New Projections Show Increase in Uninsured Rates Over the Next 10 Years / by Joe Furia

Debbie Johnston, Senior Vice President of Policy Development

Last week the Congressional Budget Office (CBO) and the Joint Committee on Taxation (JCT) released the annual baseline budget projections estimating insurance coverage, premiums, and the cost of federal subsidies over the next 10 years. Some of the key takeaways include:

  • Premiums for benchmark plans are expected to increase by about 15 percent from 2018 to 2019 and about 7 percent annually through 2028
  • Many of the agencies’ projected changes resulted from new assumptions regarding eliminating the individual mandate penalty and coverage gains since 2012. For example, 10 percent of the premium increase is attributable to the loss of the individual mandate penalty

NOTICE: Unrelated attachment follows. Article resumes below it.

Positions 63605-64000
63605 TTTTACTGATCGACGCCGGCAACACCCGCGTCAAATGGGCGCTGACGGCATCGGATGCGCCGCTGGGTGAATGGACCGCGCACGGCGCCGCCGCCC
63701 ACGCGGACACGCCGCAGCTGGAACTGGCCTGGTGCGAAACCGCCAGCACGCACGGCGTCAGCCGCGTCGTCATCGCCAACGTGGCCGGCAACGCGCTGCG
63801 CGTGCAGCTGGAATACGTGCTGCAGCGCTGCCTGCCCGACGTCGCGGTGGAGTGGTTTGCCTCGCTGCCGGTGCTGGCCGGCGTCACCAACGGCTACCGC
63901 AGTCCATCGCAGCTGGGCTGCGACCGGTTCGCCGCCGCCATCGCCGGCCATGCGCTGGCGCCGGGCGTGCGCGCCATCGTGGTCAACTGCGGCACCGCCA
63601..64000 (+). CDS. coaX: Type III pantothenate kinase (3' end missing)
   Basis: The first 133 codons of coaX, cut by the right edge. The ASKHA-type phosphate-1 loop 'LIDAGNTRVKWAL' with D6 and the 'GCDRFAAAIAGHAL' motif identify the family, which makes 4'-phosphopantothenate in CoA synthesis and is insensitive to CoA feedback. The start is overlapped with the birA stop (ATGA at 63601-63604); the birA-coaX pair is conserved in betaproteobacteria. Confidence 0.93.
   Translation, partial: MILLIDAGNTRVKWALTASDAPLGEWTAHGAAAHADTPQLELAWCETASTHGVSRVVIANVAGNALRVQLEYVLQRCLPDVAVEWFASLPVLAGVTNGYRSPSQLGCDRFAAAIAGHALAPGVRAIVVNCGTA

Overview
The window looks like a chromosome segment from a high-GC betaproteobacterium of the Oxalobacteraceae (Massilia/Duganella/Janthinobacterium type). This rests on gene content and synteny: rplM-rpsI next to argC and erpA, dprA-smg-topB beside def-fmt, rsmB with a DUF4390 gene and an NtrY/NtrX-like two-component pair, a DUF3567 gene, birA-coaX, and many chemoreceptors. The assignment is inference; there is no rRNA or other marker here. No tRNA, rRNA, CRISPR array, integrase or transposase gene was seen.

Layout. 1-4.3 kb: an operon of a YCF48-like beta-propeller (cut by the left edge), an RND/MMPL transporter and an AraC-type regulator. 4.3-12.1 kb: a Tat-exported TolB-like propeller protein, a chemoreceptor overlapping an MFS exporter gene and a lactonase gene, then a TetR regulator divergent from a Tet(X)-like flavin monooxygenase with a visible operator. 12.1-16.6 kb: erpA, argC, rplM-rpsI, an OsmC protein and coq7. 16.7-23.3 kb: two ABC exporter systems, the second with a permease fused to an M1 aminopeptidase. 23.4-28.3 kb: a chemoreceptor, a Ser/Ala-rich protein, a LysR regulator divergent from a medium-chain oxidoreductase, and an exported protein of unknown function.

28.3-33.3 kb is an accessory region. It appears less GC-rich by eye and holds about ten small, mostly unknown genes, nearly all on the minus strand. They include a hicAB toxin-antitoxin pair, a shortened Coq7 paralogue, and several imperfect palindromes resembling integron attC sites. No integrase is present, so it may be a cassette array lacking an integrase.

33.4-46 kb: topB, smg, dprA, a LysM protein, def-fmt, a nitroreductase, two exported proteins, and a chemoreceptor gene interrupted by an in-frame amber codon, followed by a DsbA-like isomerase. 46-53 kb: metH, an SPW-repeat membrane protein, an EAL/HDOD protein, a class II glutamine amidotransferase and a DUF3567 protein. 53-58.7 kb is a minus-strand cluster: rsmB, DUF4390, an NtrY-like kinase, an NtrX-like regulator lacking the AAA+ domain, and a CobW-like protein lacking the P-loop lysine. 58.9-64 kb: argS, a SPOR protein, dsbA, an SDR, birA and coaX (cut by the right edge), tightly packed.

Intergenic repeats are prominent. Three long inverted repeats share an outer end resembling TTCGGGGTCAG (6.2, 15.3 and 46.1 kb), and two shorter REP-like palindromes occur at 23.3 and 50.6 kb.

• Coverage is also expected to impact the penalty elimination. For 2027, CBO projects subsidized marketplace coverage to be 3 million lower than the agency’s September 2017 report, and the total uninsured population is expected to be 5 million higher
  • CBO included in the definition of “insurance coverage,” some enrollment in Association Health Plans and short-term plans - neither of which are required (under federal proposed rules) to include the consumer protections and essential health benefits mandated by the Affordable Care Act